Advertisement

Large-Scale k-Means Clustering with User-Centric Privacy Preservation

  • Jun Sakuma
  • Shigenobu Kobayashi
Part of the Lecture Notes in Computer Science book series (LNCS, volume 5012)

Abstract

A k-means clustering with new privacy-preserving concept, user-centric privacy preservation, is presented. In this framework, users can conduct data mining using their private information with storing them in their local storages. After the computation, they obtain only mining result without disclosing private information to others. The number of parties that join conventional privacy-preserving data mining has been assumed to be two. In our framework, we assume large numbers of parties join the protocol, therefore, not only scalability but also asynchronism and fault-tolerance is important. Considering this, we propose a k-mean algorithm combined with a decentralized cryptographic protocol and a gossip-based protocol. The computational complexity is O( logn) with respect to the number of parties n and experimental results show that our protocol is scalable even with one million parties.

Keywords

privacy data mining clustering k-means peer-to-peer 

Preview

Unable to display preview. Download preview PDF.

Unable to display preview. Download preview PDF.

References

  1. 1.
    Sweeney, L.: k-anonymity: a model for protecting privacy. International Journal on Uncertainty, Fuzziness and Knowledge-based Systems 10(5), 557–570 (2002)zbMATHCrossRefMathSciNetGoogle Scholar
  2. 2.
    Lindell, Y., Pinkas, B.: Privacy Preserving Data Mining. In: Bellare, M. (ed.) CRYPTO 2000. LNCS, vol. 1880, pp. 20–24. Springer, Heidelberg (2000)CrossRefGoogle Scholar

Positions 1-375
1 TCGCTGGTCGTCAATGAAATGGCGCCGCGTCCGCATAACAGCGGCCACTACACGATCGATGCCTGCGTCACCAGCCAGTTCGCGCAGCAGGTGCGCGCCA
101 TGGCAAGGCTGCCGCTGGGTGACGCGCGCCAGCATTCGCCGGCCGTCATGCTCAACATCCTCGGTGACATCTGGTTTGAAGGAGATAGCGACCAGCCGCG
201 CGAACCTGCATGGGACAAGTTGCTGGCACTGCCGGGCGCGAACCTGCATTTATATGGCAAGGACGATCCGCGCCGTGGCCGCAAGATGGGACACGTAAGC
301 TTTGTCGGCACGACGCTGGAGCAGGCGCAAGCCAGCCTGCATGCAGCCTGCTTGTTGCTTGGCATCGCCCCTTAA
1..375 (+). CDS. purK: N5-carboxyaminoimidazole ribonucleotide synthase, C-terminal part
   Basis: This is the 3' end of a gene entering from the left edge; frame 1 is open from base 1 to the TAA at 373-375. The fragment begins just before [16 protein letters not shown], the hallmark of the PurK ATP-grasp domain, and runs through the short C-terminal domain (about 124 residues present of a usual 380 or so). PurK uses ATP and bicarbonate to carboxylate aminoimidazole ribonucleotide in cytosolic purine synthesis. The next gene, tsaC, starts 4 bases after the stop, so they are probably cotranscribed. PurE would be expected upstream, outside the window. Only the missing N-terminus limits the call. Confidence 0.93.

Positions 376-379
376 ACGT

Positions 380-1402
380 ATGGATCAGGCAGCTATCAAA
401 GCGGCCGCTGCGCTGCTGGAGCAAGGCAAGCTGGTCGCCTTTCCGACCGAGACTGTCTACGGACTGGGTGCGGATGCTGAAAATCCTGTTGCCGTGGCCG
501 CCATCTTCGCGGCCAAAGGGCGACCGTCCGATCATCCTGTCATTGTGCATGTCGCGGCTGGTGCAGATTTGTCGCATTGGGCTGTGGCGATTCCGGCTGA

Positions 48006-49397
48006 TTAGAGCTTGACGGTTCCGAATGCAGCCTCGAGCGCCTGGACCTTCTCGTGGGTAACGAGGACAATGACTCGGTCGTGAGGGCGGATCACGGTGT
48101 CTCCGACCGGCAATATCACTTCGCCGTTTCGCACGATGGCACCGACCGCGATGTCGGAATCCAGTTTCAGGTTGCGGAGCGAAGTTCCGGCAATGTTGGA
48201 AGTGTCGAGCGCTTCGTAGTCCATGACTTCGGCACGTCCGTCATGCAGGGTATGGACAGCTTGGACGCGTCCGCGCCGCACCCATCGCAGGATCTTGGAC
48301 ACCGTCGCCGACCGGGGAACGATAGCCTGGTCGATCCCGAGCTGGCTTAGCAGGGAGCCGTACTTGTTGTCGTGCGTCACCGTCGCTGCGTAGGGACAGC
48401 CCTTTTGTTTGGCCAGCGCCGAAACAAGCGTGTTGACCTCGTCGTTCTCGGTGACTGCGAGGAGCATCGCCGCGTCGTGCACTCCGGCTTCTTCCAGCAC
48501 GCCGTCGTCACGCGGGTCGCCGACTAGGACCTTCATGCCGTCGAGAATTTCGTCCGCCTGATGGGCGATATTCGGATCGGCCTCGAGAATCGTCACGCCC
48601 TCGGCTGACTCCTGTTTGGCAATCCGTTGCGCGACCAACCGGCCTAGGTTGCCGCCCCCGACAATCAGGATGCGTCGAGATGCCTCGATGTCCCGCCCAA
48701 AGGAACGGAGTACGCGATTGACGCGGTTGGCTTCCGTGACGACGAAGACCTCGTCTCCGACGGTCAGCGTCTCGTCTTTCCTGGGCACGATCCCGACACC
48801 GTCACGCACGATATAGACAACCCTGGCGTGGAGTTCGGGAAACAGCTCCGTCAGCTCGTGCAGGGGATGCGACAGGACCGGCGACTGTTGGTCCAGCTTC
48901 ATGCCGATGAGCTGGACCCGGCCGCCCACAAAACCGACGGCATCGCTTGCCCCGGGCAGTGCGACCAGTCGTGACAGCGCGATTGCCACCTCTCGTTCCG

3. 3.
    Evfimievski, A., Srikant, A., Agrawal, R., Gehrke, J.: Privacy Preserving Mining of Association Rules. In: ACM SIGKDD Int’l conf. on Knowledge discovery in data mining, pp. 217–228 (2002)Google Scholar
  4. 4.
    Vaidya, J., Clifton, C.: Privacy-preserving k-means clustering over vertically partitioned data. In: ACM SIGKDD Int’l conf. on Knowledge discovery in data mining, pp. 206–215 (2003)Google Scholar
  5. 5.
    Jha, S., Kruger, L., McDaniel, P.: Privacy Preserving Clustering. In: European Symposium on Research in Computer Security, pp. 397–417 (2005)Google Scholar
  6. 6.
    Jagannathan, G., Wright, R.: Privacy-preserving distributed k-means clustering over arbitrarily partitioned data. In: ACM SIGKDD Int’l conf. on Knowledge discovery in data mining, pp. 593–599 (2005)Google Scholar
  7. 7.
    Kowalczyk, W., Vlassis, N.: Newscast EM. In: NIPS 17, MIT Press, Cambridge (2005)Google Scholar
  8. 8.
    Yao, A.C.-C.: How to Generate and Exchange Secrets. In: IEEE Symposium on FOCS, pp. 162–167 (1986)Google Scholar
  9. 9.
    Kempe, D., Dobra, A., Gehrke, J.: Computing aggregate information using gossip. In: IEEE Symposium on FOCS, pp. 482–491 (2003)Google Scholar
  10. 10.
    Paillier, P.: Public-Key Cryptosystems Based on Composite Degree Residuosity Classes. In: Stern, J. (ed.) EUROCRYPT 1999. LNCS, vol. 1592, pp. 223–238. Springer, Heidelberg (1999)Google Scholar
  11. 11.
    Goldreich, O.: Foundations of Cryptography II: Basic Applications. Cambridge University Press, Cambridge (2004)zbMATHGoogle Scholar

Copyright information

© Springer-Verlag Berlin Heidelberg 2008

Authors and Affiliations

  • Jun Sakuma
    • 1
  • Shigenobu Kobayashi
    • 1
  1. 1.Tokyo Institute of TechnologyYokohamaJapan

Personalised recommendations